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Pick Your Cherries and Eat Them Too

Now that sweet cherry season is officially here, these summertime rubies are a must-have for any barbecue or party, whether they’re baked in a pie, crushed into a cocktail or eaten as a fresh out-of-hand snack. But first things first, what should someone look for when searching for the perfect cherry?

The Perfect Cherries

Cherry enthusiasts should keep an eye out for firm, shiny and smooth skins. In general, the darker the cherry, the sweeter, and with most varieties darkness is a sign of ripeness. The stems should be green and flexible. Northwest cherries, in particular, are known for their extraordinarily sweet flavor, due to the area’s excellent growing conditions. There are a wide variety of sweet cherries, ranging up to the extra-sweet, yellow-fleshed Rainier cherries. Though so similar they’re often sold as their collective “dark sweet cherries,” the most common varieties include Bing, Sweetheart, Chelan, Lapins, Tieton and Skeena.

Keeping Your Cherries Fresh

Fresh cherries should be kept in a tightly sealed bag or container and can keep for approximately two weeks in the fridge. While this cherry season will be short, you don’t have to limit these tasty, healthy treats to just the summer. Buying an extra bag (or two, or three) to freeze allows you to have sweet cherries all year long.

To create festive cherry dishes for the summer season, try this Cherry Martini or Cherry Almond Pie and find more recipes and cherry tips at

Cherry Martini

Servings: 4

 2          cups pitted, halved Northwest fresh sweet cherries, divided

1/4       cup almond liqueur

2          teaspoons sugar

12        lady fingers, split in half lengthwise

4          whole Northwest fresh sweet cherries with stems

1/4       cup whipped lowfat cream cheese, divided


Mix halved cherries, liqueur and sugar; marinate 1 hour or longer.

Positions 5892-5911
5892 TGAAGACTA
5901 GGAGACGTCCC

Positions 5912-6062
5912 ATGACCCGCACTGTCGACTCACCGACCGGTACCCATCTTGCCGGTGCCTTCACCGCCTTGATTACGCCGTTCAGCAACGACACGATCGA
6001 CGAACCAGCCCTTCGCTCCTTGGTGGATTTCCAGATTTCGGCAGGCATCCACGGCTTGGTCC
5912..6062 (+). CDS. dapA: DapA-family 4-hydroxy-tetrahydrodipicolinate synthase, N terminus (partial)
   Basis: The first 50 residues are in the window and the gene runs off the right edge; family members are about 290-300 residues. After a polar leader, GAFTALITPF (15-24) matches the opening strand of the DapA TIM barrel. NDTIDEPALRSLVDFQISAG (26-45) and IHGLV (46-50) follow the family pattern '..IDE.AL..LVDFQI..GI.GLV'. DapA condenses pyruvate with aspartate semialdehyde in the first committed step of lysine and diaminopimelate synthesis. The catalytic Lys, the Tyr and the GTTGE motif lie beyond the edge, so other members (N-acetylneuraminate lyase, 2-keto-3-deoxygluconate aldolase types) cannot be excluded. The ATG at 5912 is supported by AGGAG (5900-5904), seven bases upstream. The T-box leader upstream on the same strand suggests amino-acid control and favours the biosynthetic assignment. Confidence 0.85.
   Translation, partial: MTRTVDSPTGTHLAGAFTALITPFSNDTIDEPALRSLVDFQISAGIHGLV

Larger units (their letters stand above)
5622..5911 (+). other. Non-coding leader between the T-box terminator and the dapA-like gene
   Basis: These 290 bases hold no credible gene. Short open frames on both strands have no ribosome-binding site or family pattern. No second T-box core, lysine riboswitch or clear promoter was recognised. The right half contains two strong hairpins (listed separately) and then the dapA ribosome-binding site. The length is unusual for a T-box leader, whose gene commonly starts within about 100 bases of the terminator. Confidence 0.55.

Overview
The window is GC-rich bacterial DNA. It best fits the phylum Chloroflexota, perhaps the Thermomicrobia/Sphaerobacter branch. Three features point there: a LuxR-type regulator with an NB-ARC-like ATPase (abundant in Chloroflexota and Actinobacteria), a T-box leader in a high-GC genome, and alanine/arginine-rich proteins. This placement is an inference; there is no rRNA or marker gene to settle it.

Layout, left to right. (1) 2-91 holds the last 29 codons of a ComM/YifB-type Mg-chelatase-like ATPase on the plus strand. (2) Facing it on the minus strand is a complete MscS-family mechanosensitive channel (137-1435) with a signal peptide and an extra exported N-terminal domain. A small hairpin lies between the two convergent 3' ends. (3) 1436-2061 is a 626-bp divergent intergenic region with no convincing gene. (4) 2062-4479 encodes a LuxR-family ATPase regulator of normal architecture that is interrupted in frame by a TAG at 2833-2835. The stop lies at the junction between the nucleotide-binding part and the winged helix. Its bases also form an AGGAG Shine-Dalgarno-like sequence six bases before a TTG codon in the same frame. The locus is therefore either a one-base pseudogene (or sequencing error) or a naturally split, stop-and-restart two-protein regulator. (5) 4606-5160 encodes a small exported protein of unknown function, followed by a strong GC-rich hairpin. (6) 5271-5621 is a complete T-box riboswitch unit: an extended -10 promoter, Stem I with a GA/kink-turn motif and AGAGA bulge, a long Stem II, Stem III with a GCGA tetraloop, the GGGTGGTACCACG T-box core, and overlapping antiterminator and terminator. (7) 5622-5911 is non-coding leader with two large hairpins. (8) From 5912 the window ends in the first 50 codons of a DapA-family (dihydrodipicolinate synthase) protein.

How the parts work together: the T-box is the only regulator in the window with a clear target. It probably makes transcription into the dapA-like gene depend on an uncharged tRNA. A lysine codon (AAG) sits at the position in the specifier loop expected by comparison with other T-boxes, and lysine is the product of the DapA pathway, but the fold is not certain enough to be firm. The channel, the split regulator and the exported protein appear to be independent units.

Arrange lady fingers against sides of 4 martini glasses. Before serving, spoon 1/2 cup cherries over lady fingers and swirl 1 tablespoon cream cheese over cherries in each glass. Garnish with whole cherry and serve.


Substitutions: Orange liqueur may be substituted for almond liqueur. Angel food cake or pound cake, cut into 3-by-1-by-1/2-inch strips, may be substituted for lady fingers. Lightly toast strips, if desired. Sour cream or creme fraiche may be substituted for cream cheese.


Cherry Almond Pie

Servings: 8

1/2       cup sliced almonds, divided

1          pastry (9 inches), for double crust pie

1          egg, beaten

4          cups pitted Northwest fresh sweet cherries

1/3       cup sugar

3          tablespoons cornstarch

1          teaspoon ground cinnamon

1/4       teaspoon salt

2          tablespoons red wine


Red Wine Glaze

2          cups powdered sugar

1/3       cup red wine


Heat oven to 375 F.


Finely chop 1/4 cup almonds.


Roll dough into circle approximately 16 inches in diameter and sprinkle chopped almonds over top; roll gently to embed nuts in dough.


Transfer dough to lightly greased baking sheet lined with parchment paper, if desired. Brush with beaten egg.


Mix cherries, sugar, cornstarch, cinnamon, salt and wine. Spoon cherry mixture onto dough, leaving 4-inch border. Lift edges of dough over fruit, leaving 5-inch circle of cherries showing in center. Fold in edges of pastry to form circle.


Brush pastry with remaining egg mixture; sprinkle with remaining almonds. Bake 30 minutes, or until pastry browns and filling bubbles.


Let stand 15 minutes before cutting. If desired, serve with Red Wine Glaze to drizzle over each serving.


To make Red Wine Glaze, mix together powdered sugar and red wine.